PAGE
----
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Legal Eagle: What do the new data protection regulations mean to me?

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Q. I have read a lot about GDPR in the news lately. What is this and how will it affect me?

The short answer at this stage is: no one can really say in great detail. GDPR stands for ‘General Data Protection Regulation’.

The rules about how it applies will be looked after by the Information Commissioner’s Office (ICO) from which we all await detailed guidance. The law comes into effect on May 25. 
The GDPR comes from the European Union. Regulations like it have to be brought into English law in a way that is acceptable not only to the authorities here but also to the authorities in the EU.

Normally the Westminster Parliament passes an Act of Parliament when it wants to give effect to EU laws like this. And there will in due course be an Act of Parliament called the Data Protection Act.

This will replace the existing Data Protection Act which dates from 1998.

But the new Act may well not pass into law until 2019 so for the moment we shall all need to rely on what the GDPR actually says and how the ICO interprets what it says.

When the GDPR was first up for discussion – several years ago now – ex-Prime Minister David Cameron remarked that as an idea it was “demented” and that it would greatly hinder the digital economy.

But as it happens the new law seems to have caught the mood of the times as they now are in that there appears to be a great deal of interest in and worry about personal data/access to data/how data is kept/how it is passed on etc.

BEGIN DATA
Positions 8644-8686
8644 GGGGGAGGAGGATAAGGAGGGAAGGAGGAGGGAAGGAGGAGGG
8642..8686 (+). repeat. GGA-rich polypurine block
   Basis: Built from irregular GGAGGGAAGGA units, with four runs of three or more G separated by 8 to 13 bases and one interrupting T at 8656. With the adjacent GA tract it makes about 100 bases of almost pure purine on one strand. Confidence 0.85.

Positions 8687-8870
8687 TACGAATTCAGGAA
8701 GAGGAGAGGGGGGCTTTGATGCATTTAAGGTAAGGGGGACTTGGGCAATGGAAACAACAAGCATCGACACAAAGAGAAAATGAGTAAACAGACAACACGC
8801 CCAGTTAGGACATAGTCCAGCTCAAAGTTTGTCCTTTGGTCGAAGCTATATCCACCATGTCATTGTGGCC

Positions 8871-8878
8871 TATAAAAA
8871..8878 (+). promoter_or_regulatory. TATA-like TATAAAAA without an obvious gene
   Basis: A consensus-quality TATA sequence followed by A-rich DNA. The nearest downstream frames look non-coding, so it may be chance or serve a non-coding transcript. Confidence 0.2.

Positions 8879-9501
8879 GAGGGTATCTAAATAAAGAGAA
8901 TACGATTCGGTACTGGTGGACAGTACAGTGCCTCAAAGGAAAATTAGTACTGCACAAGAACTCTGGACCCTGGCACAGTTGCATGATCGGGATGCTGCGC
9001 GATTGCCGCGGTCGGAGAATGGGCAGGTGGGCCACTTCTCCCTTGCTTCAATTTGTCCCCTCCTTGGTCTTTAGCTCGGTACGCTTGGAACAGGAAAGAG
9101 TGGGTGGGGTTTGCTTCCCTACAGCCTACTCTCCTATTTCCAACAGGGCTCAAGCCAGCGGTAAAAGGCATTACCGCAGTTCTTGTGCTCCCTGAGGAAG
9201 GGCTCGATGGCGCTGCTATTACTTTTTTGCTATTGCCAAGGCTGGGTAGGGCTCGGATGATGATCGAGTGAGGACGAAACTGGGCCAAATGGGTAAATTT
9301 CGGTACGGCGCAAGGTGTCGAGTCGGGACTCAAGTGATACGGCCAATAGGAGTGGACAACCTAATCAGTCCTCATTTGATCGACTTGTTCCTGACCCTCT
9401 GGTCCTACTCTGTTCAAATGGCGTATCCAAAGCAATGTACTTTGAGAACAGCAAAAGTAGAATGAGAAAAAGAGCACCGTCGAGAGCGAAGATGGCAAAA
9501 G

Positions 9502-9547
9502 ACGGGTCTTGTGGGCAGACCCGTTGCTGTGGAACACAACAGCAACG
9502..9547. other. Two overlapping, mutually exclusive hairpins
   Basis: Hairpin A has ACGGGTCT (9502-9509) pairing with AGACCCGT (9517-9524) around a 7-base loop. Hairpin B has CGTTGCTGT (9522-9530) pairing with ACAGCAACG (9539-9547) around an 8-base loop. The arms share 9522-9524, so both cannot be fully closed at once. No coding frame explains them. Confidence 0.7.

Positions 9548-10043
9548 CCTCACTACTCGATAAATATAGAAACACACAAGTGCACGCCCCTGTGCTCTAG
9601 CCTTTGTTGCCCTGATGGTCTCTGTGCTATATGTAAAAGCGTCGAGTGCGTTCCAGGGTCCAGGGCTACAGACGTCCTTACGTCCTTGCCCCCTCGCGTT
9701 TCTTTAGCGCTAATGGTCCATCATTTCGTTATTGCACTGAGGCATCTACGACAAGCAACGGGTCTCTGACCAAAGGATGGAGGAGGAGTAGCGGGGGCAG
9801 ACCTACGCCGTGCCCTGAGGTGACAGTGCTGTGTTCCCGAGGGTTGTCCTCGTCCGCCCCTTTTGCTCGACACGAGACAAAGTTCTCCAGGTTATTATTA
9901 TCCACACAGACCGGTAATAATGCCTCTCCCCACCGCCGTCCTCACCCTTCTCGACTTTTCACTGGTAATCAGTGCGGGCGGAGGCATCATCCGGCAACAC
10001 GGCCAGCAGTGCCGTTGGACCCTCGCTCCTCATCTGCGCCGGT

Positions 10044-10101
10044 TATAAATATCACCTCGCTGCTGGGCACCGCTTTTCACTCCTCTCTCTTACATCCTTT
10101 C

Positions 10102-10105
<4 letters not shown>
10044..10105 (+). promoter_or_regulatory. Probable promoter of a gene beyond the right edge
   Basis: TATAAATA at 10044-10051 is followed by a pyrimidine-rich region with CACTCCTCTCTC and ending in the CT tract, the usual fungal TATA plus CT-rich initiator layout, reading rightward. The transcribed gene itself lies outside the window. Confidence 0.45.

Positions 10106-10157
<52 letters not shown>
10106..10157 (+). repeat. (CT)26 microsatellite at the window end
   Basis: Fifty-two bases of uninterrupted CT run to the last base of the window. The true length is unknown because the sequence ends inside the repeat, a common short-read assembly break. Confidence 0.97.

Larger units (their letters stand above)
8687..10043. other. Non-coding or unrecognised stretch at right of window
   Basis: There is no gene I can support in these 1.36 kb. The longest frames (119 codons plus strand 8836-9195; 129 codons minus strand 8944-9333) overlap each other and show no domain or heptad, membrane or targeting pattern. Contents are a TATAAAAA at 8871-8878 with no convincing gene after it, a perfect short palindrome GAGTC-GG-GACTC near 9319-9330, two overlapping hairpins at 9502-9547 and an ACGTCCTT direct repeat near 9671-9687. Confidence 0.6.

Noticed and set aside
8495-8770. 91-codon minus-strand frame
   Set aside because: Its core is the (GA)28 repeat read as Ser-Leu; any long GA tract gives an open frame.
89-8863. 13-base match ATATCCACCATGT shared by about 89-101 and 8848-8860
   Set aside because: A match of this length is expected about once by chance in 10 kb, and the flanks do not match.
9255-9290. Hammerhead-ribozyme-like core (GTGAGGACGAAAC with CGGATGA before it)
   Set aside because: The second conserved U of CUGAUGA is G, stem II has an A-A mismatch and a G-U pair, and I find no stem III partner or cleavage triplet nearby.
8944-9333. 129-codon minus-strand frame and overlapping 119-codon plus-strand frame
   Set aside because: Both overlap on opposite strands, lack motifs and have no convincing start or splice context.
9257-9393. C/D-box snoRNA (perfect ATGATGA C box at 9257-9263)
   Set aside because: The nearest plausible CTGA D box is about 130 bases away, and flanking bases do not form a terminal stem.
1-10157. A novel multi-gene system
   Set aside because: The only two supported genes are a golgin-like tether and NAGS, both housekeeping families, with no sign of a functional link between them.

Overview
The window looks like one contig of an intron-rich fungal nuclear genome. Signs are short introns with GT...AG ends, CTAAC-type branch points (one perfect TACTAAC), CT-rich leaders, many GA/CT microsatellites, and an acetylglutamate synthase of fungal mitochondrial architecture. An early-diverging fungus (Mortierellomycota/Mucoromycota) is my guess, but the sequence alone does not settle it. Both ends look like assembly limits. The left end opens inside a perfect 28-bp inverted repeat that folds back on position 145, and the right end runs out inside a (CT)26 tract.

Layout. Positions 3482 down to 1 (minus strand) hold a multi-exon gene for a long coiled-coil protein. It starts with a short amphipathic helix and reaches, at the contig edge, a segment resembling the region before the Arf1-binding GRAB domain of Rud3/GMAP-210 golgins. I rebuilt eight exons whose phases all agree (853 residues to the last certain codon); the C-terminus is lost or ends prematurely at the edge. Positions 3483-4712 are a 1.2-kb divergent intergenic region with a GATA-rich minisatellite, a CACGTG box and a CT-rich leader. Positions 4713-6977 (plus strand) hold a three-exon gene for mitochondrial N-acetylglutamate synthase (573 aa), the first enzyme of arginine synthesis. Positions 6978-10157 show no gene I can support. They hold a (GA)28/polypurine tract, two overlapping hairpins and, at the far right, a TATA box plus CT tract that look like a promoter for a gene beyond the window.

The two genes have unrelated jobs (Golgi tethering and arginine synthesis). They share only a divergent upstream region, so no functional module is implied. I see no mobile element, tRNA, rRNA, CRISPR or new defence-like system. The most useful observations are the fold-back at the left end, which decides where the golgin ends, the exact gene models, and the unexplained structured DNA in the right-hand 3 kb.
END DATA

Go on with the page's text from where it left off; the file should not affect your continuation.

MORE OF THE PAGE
These concerns appear to have arisen or grown due to very well publicised matters like the Cambridge Analytica case and the way in which Facebook processes personal data.

In outline “data processors” – those individuals or organisations who hold or obtain personal data about us – will have to be much more careful in future about what data they seek; how and where they keep it; how long they keep it for; who if anyone else they give it to. And other matters.

It is hoped that it shall be more difficult in future for holders of data to pass it on willy-nilly to whoever they choose to give it to.

Those who have acquired our personal data are to be held more accountable for what they do with it and the ICO has the power to impose very large fines indeed for data breaches: £20 million Euros OR 4% of the turnover of a business whichever figure is larger.

The fact that the ICO has recruited 500 extra staff to deal with GDPR and other things going forward shows how seriously the powers that be take the issue of the protection and correct use of personal data.

If you want more information the ICO has a helpline number: 0303 123 1113.

•Ben Hoare Bell LLP is a local firm of solicitors based in the North East. To speak to a solicitor please phone 0191 565 3112 or email advice@benhoarebell.co.uk